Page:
A MAN had been given a ``chilling'' warning of his planned public execution, a judge said yesterday.

Lord Weir said Mr William Lyle had been ``assassinated in the street in full view of members of the public''.

The judge said that traffic drove round the dead man's body as it lay in the middle of a busy street.

Mr Lyle had been a friend of Rangers star Ian Ferguson, who visited him in hospital after a previous attack on his life.

Yesterday, as the man accused of murdering Mr Lyle walked free, Lord Weir said it was a matter of ``concern'' that no-one had been convicted of the killing.

He told a jury at the High Court in Glasgow: ``This sometimes happens and we hope that it does not happen very frequently.''

The jury heard how graffiti daubed on tenement walls warned Mr Lyle, 36, that he would die a violent death.

It read: ``Willie Lyle Supergrass. Your Time's Up. Bye Bye.''

His killers painted the warning on the street outside his 71-year-old widowed mother's home in Digby Street, Parkhead, before he was killed.

The next day shocked shoppers watched a gang hunt Mr Lyle down and stab him to death in a street.

Mr Lyle's mother, Mrs Margaret Lyle, told the court that James Fitzpatrick, 37, had told her: ``You'll be going to your son's funeral.''

Yesterday Mr Fitzpatrick, of Southbank Street, Parkhead, Glasgow, walked free after the Crown dropped the case against him.

He had denied murdering Mr Lyle, of Janefield Street, Bridgeton, Glasgow, while acting with other men, on July 19, last year.

At the start of the second day of the trial, Advocate-depute Kevin Drummond, QC, told Lord Weir he was not proceeding because of lack of evidence against Mr Fitzpatrick.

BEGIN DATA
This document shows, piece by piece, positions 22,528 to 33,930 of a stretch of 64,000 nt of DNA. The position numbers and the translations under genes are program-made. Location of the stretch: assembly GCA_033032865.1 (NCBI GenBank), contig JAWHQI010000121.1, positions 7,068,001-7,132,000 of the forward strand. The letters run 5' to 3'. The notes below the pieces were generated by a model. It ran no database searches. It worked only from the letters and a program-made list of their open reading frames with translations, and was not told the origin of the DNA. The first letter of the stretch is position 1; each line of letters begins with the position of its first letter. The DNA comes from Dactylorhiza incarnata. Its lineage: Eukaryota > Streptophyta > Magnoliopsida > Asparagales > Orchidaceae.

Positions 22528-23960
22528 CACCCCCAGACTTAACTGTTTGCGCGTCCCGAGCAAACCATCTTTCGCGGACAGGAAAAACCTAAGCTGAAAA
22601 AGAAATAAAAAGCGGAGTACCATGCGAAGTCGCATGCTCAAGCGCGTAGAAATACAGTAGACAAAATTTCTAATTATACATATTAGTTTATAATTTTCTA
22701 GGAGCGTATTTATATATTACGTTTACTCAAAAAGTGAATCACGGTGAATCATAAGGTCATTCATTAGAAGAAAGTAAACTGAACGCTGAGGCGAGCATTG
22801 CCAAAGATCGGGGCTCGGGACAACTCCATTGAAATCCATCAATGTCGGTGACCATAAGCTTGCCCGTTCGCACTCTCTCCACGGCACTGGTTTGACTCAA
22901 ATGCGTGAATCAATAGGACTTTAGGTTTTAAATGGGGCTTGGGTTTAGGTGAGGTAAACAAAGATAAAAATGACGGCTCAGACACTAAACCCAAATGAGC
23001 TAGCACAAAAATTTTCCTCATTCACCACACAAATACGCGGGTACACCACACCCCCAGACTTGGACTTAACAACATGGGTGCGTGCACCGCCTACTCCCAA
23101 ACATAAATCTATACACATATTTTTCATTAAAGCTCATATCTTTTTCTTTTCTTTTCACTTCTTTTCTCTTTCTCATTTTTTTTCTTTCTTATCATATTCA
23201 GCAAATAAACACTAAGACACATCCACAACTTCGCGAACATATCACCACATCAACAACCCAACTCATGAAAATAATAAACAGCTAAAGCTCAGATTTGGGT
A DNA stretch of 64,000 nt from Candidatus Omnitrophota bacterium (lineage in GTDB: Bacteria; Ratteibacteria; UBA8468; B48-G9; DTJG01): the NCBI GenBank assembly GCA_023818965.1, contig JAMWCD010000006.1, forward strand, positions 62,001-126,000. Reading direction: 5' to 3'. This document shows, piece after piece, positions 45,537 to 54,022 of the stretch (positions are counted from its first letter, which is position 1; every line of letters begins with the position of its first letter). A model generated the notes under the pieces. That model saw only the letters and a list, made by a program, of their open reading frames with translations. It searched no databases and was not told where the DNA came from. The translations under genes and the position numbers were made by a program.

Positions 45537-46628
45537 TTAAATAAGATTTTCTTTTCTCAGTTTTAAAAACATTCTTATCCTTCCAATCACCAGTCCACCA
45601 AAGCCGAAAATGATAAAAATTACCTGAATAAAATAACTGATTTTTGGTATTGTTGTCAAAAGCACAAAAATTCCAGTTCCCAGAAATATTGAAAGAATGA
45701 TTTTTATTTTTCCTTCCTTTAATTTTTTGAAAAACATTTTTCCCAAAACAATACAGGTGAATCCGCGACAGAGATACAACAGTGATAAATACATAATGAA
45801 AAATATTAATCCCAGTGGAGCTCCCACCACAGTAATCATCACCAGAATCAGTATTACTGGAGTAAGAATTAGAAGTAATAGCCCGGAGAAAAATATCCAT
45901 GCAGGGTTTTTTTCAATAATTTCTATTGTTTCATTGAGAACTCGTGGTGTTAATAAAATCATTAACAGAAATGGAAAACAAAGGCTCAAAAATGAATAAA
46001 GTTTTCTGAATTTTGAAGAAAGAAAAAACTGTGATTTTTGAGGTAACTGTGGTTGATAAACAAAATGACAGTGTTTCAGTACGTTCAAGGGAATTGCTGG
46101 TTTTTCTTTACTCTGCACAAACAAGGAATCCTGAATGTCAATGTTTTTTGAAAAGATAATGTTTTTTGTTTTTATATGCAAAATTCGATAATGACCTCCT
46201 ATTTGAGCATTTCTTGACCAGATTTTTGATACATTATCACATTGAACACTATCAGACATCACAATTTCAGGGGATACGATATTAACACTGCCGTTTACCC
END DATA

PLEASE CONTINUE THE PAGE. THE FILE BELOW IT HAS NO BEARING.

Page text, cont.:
Fiona Stones, a former nurse, said she saw Mr Lyle being hit on the head with a bottle and ``crumble'' to the ground before being kicked and stabbed to death.

She said: ``I knew he was dead when they left him and ran away.'' She said one of the murderers raised his fist in a victory salute.

Although witnesses said one of the attackers had looked similar to Mr Fitzpatrick, he was not positively identified.

Mr Lyle died in the street. He had survived seven previous gangster attempts to kill him.

In 1991 Mr Lyle was cleared on a technicality of participating in a #150,000 bank raid in Rutherglen during which a gun was held at a baby's head.

Court officials were told to drop the charges against Mr Lyle after taking too long to bring him to trial.

Mr Lyle, who had been convicted of violent crimes, survived three attempts on his life in 1994.

In the final attack he suffered a fractured skull, a collapsed lung, and five stab wounds.

Three weeks earlier a machete was scythed across his head as he got out of a taxi. He was slashed in an attack in a busy pub.

Mr Lyle had said he had been attacked because he had tried to stop drug dealers peddling to children.